CU QUICK FACTS
The Ohio Educational Credit Union
HQ: Cleveland, OH
Data as of 12.31.16
12-MO SHARE GROWTH: 2.1%
12-MO LOAN GROWTH: 22.0%
The Ohio Educational Credit Union is ($129.2M, Cleveland, OH) making money by making leases, taking advantage of its already strong business as an indirect lender in its northeast Ohio market.
OHecu has generated $650,000 in net income from its indirect leasing program since launching it in 2014, says longtime chief financial officer Art Boehm.
According to Callahan’s Peer-to-Peer database, OHecu was one of only seven credit unions in its $100 million to $250 million asset class nationwide to offer automotive leasing in 2016.
At year’s end, 93.2% of OHecu’s auto loans were from indirect lending, ranking it 142nd among all credit unions nationwide that use the channel. Of the 2,251 total indirect loans on its books, 644 were leases.
The indirect lending and leasing business is countering the downward trend occurring in direct lending, Boehm says. Indeed, although OHECU’s overall loan portfolio grew 8.1% in 2016, its leasing pot grew by 37%.
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Spreading The Bread And Butter
According to Boehm, leasing is a logical product for OHecu.
Art Boehm, CFO, The Ohio Educational Credit Union
“Auto lending has always been our bread and butter,” he says. “Many of our members already preferred leasing over purchasing, and indirect leasing provided an avenue to capture new leasing business that would end up with the banks and captives.”
The credit union already had a well-established network of dealer relationships, and with a broad field of membership that includes employees, retirees, students, and alumni of educational systems within Ohio — along with 200 SEGs — there’s room to grow, Boehm says.
But OHecu doesn’t expect many of those new lessees to become full-service members.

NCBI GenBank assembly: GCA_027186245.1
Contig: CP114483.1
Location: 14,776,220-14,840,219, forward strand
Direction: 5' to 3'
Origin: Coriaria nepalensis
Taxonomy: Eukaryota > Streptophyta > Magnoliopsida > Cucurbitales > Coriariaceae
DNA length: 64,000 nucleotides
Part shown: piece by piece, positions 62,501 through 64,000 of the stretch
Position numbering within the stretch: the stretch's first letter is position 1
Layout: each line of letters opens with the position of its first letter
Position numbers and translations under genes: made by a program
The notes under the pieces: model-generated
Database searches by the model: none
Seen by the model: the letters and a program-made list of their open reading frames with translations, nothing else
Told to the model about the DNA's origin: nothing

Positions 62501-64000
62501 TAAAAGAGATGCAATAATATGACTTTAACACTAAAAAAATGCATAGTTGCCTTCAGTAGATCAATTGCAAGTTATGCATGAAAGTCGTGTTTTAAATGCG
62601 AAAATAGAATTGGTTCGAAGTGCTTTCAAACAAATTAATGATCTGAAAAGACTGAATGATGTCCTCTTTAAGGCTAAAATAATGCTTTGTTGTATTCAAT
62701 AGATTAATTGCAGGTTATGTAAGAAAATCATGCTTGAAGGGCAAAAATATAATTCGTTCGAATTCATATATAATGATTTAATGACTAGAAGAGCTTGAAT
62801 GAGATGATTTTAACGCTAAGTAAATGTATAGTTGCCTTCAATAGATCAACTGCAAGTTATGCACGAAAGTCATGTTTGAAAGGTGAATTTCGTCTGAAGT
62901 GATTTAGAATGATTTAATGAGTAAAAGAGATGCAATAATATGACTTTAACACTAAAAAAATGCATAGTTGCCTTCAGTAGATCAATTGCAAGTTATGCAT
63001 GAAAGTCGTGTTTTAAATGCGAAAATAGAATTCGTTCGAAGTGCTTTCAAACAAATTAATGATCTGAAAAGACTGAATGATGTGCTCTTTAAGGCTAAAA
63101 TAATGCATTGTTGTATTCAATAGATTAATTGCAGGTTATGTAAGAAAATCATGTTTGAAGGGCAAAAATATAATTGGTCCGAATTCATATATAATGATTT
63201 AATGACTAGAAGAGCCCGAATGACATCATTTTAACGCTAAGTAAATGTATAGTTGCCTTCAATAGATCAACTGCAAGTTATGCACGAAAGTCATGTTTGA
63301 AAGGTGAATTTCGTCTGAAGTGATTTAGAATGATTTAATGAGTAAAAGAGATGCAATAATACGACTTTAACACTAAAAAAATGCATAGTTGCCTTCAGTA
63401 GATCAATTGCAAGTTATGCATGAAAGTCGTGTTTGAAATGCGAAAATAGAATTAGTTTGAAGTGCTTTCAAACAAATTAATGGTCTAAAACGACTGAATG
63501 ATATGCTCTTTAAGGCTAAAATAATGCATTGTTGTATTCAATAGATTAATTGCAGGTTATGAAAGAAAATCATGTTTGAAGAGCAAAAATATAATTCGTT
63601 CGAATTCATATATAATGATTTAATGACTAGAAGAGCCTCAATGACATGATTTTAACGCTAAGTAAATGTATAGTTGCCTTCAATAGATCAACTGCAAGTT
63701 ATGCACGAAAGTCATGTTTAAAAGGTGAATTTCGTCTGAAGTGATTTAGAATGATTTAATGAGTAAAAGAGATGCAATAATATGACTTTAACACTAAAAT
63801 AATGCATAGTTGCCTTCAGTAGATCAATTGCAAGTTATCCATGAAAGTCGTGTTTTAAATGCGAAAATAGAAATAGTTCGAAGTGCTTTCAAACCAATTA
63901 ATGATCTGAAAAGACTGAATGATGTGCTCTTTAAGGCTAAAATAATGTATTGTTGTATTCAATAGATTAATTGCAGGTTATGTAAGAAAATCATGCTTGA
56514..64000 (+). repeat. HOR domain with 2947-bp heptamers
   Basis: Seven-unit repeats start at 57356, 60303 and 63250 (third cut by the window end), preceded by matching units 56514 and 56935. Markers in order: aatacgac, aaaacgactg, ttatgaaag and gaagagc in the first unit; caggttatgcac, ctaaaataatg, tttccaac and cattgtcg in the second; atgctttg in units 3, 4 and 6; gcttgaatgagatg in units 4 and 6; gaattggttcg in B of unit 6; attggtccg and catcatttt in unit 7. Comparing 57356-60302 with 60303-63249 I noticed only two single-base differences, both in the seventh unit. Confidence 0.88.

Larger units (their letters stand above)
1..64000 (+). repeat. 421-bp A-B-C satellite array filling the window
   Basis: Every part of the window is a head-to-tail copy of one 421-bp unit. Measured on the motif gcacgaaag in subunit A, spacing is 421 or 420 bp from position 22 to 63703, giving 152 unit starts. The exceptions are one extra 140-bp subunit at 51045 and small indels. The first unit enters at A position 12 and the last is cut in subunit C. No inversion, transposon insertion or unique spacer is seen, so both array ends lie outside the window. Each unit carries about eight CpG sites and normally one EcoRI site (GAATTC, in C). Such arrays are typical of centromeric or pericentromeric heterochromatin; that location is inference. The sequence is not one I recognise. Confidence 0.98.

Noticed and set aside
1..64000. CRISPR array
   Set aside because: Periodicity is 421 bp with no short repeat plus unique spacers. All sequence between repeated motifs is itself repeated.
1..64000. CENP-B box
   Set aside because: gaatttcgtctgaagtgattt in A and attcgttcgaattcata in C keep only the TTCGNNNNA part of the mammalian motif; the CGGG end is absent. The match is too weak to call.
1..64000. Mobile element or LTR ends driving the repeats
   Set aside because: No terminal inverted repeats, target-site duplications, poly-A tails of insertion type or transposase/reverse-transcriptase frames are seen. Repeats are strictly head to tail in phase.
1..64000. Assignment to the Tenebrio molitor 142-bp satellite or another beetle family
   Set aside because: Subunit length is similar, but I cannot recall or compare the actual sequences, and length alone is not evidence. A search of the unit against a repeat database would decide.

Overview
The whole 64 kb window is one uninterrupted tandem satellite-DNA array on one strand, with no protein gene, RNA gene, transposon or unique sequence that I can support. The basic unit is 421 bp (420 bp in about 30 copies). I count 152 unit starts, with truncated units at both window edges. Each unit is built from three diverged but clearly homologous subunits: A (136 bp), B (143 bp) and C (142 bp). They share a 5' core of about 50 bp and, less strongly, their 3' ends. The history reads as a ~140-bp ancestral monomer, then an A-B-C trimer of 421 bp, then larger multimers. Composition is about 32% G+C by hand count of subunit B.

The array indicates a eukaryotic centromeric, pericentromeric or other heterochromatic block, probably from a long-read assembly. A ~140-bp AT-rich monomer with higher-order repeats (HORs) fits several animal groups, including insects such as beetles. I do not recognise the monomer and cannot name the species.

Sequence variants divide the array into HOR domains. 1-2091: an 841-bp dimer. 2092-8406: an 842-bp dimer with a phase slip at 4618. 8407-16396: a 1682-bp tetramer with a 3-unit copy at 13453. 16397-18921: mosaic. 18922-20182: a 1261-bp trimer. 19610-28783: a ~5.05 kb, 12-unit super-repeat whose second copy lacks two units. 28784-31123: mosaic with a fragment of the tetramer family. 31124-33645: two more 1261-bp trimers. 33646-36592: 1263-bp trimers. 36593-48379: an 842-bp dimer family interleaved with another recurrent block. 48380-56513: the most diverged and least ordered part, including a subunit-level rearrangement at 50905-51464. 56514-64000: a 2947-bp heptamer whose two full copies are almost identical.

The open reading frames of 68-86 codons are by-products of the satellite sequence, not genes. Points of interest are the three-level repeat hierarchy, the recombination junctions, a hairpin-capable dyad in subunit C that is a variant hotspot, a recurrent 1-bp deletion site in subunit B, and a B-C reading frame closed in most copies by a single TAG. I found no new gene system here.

“It’s challenging to successfully cross-sell indirect members with other credit union products and services,” Boehm says. “Consumers view auto purchase and leasing as a transaction with little or no connection to their primary financial institution.”
Instead, OHecu considers indirect lending and leasing as an alternative to investments.
“Leasing has been a major contributor to improving our profitability,” the CFO says.
Indeed, Boehm credits indirect leasing alone for adding $200,000 more to the credit union’s net income over what would have been generated by investments.
But rising interest rates will have some effect. OHecu expects to see “some decline” in indirect lending in 2017 as it adjusts its pricing to maintain an adequate spread to investments. Meanwhile, indirect leasing has a spread of 120 basis points greater than indirect lending.
“So, it’s still an attractive investment alternative,” Boehm says.
6 Tips For A Successful Leasing Strategy
The Ohio Educational Credit Union has generated $650,000 in net income from its indirect leasing program since 2014. Here, Art Boehm, chief financial officer at OHecu, offers advice on how other credit unions can do the same.
Perform due diligence to ensure you understand your risk and exposure.
Partner with an experienced leasing services provider.
Perform due diligence that ensures your leasing partner has the resources and expertise to determine accurate residual values.
Routinely monitor residual value risk.
Do not buy deep when underwriting leases.
Set concentration limits for the leasing portfolio. OHecu’s is approximately $25 million, or one-fourth of its total loans and leases.
Leasing, Not Lending
Although the same underwriting criteria can apply ― a focus on B credit tier and above has kept delinquencies low to non-existent ― there’s one significant difference between leasing and lending: how much the car is worth at the end of the road, when it goes back to the lessor.
“Setting the proper residual value is the most critical part of leasing,” Boehm says. “We don’t have that expertise.”
That’s why OHecu leaves the minutiae of how make, model, and trim affects current values when the lease is up to its third-party partner.
Third parties provide the processing and management of the leases, and OHecu services them. The credit union, however, sets the lease money factor, comparable to an interest rate on a loan.
“The money factor must be competitive with the market,” Boehm says. “It’s a combination of that and residual value that determines the monthly lease payment and whether we’re competitive to get the deal.”
The Ohio Educational Credit Union uses Credit Union Leasing of America and CRIF for its auto leasing and lending processes. Find your next solution in Callahan's online Buyer's Guide.